Writer Scott Snyder left a rather impressive run on Batman, working mostly with artist Greg Capullo, and while he did many things right on this series, there is one thing that I took notice of in some of the later stories: showing what a valuable ally Commissioner Jim Gordon is. Up until this point, that was perhaps most noteworthy in the weekly series Batman Eternal that ended with a splash panel showing Gordon standing in front of the other Batman allies and getting the badass line.
The last volume I read of Snyder’s work ended with Bruce Wayne and Batman missing. That’s bad news, and Gotham does need a new Batman, so why not Jim Gordon? That idea comes to light in the eighth volume, subtitled Superheavy.
How would Jim Gordon of all people become Batman? He doesn’t appear to be the GCPD commissioner at the moment, but he’s still greatly tied to the force. As such, it maybe doesn’t take a lot of effort to convince him to suit up in a large, armored Batsuit from Powers International, a tech company run by Geri Powers. Powers sees Gordon, a former Marine, as the best possible option to take the role, and the armored suit has a few more surprises than it may look like at first glance.
However, there are some catches. This Batman would work with the city and the police, coordinating his efforts to only appear for more public appearances or not at all, mostly as a means of propping up the city and the police department. At first glance, you’d think this would work out fine for Gordon, but he is arguably someone who knows Batman very well (as much as anyone outside of a costumed ally can ever know Batman “very well”), and he chafes a bit at his restrictions, getting himself into trouble for doing things that he (and the reader) recognizes as things Batman would actually do.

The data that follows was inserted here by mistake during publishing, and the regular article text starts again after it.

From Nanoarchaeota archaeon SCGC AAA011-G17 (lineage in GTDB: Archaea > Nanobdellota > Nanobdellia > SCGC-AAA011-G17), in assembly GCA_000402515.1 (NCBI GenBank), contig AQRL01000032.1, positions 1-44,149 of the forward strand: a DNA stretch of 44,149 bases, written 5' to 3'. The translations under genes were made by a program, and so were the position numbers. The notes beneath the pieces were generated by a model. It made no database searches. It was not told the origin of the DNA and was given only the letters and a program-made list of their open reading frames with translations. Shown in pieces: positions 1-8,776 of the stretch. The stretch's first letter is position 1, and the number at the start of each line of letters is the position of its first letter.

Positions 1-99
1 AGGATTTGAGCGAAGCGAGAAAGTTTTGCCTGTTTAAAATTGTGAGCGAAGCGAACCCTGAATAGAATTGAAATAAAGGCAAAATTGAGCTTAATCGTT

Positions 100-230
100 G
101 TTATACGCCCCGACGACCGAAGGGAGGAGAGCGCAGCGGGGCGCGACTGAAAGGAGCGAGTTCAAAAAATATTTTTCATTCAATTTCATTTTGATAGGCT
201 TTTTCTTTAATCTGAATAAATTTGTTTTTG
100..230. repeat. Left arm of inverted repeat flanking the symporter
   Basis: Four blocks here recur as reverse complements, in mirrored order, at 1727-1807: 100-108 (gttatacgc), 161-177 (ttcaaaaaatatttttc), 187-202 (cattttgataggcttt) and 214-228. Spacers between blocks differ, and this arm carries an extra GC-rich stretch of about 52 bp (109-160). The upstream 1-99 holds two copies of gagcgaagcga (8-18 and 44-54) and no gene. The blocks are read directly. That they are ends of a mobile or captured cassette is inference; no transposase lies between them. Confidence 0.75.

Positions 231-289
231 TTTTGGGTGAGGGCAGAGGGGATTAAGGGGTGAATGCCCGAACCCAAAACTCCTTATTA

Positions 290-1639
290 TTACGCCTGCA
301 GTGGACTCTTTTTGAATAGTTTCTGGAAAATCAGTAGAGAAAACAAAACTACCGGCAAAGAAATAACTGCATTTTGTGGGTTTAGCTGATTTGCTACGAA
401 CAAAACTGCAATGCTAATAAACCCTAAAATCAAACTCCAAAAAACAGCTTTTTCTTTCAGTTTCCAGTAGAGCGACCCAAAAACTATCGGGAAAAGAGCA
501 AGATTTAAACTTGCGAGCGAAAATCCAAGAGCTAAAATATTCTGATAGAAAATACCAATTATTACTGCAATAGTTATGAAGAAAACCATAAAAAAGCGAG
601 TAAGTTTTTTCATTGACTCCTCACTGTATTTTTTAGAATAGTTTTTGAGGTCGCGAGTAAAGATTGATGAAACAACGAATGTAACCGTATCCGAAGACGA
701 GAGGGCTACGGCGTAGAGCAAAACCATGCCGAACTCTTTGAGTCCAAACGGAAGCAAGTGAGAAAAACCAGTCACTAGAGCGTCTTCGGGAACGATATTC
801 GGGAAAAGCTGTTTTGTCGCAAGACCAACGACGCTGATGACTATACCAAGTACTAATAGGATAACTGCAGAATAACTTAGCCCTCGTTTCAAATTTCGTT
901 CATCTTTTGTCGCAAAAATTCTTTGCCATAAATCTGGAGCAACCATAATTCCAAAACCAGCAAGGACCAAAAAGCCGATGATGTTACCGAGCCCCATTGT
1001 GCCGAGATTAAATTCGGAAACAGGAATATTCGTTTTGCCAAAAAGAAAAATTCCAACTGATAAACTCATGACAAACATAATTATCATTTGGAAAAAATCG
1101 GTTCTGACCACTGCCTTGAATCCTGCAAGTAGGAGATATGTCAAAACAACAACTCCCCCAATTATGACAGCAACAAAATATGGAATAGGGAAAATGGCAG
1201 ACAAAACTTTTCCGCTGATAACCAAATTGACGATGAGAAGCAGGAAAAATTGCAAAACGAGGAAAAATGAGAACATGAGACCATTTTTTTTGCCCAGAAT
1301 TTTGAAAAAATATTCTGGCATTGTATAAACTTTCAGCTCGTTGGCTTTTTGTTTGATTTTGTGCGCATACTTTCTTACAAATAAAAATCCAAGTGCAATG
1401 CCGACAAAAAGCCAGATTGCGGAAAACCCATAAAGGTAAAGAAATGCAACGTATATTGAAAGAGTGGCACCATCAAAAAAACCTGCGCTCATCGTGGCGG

Meanwhile, Bruce Wayne did re-emerge, but with some sort of amnesia. Alfred is fine to let his longtime charge not remember his time as Batman for a very simple reason: this is a Bruce Wayne who is actually happy and at peace. The pain and anguish of losing his parents doesn’t consume him anymore, and this looks like we could get a glimpse of what Bruce could have been without that childhood tragedy.
All that said, there is a problem brewing in Gotham: a new, bizarre crime lord called Mr. Bloom, a figure that appears like some sort of human weed, dispensing seeds that, once embedded in the flesh of various gang leaders, grant superpowers. They also kill after a period when the radioactive core eventually poisons the user, something Bloom may not have mentioned to his affiliated troublemakers. This figure may or may not be too much to handle for a new Batman or an amnesiac Batman. But this is Gotham, and some Batman will have to stop him.
Oh, but not in this volume because it ends with a cliffhanger.
I liked this, cliffhangers aside. There’s something weird and alien to Mr. Bloom, and as someone who flips through a trade before I start reading it, Gordon was almost unrecognizable, having shaved off his mustache, ditched the glasses, and given himself a mohawk to fit into the new Batsuit better. He’s someone trying to do the right thing, and again, I really like how much Snyder worked on making Gordon a more integral part of what makes Gotham tick. Gordon’s always been Batman’s loyal ally, but this time around, he’s someone who could potentially fill in for the Dark Knight in emergencies. Yes, he isn’t the same Batman, but his own conscience and sense of right and wrong and duty are leading him to be something of a hero in his own right.
Now if only the thing didn’t end on a cliffhanger…
8.5 out of 10 assistants in a blimp.